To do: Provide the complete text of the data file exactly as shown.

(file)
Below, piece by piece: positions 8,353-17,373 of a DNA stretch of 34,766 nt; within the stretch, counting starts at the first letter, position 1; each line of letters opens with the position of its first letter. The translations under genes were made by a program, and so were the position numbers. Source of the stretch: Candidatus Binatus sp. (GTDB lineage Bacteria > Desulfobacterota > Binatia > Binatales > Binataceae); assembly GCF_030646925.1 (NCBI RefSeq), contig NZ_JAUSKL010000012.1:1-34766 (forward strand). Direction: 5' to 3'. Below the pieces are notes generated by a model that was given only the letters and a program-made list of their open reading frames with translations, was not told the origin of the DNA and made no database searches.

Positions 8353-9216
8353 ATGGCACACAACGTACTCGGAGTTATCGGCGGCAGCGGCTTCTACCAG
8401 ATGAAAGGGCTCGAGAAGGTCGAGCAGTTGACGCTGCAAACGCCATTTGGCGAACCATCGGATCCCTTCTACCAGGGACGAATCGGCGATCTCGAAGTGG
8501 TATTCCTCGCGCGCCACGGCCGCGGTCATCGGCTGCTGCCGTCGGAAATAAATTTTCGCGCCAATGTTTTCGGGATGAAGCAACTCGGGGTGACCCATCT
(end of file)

Below, piece by piece: positions 8,353-17,373 of a DNA stretch of 34,766 nt; within the stretch, counting starts at the first letter, position 1; each line of letters opens with the position of its first letter. The translations under genes were made by a program, and so were the position numbers. Source of the stretch: Candidatus Binatus sp. (GTDB lineage Bacteria > Desulfobacterota > Binatia > Binatales > Binataceae); assembly GCF_030646925.1 (NCBI RefSeq), contig NZ_JAUSKL010000012.1:1-34766 (forward strand). Direction: 5' to 3'. Below the pieces are notes generated by a model that was given only the letters and a program-made list of their open reading frames with translations, was not told the origin of the DNA and made no database searches.

Positions 8353-9216
8353 ATGGCACACAACGTACTCGGAGTTATCGGCGGCAGCGGCTTCTACCAG
8401 ATGAAAGGGCTCGAGAAGGTCGAGCAGTTGACGCTGCAAACGCCATTTGGCGAACCATCGGATCCCTTCTACCAGGGACGAATCGGCGATCTCGAAGTGG
8501 TATTCCTCGCGCGCCACGGCCGCGGTCATCGGCTGCTGCCGTCGGAAATAAATTTTCGCGCCAATGTTTTCGGGATGAAGCAACTCGGGGTGACCCATCT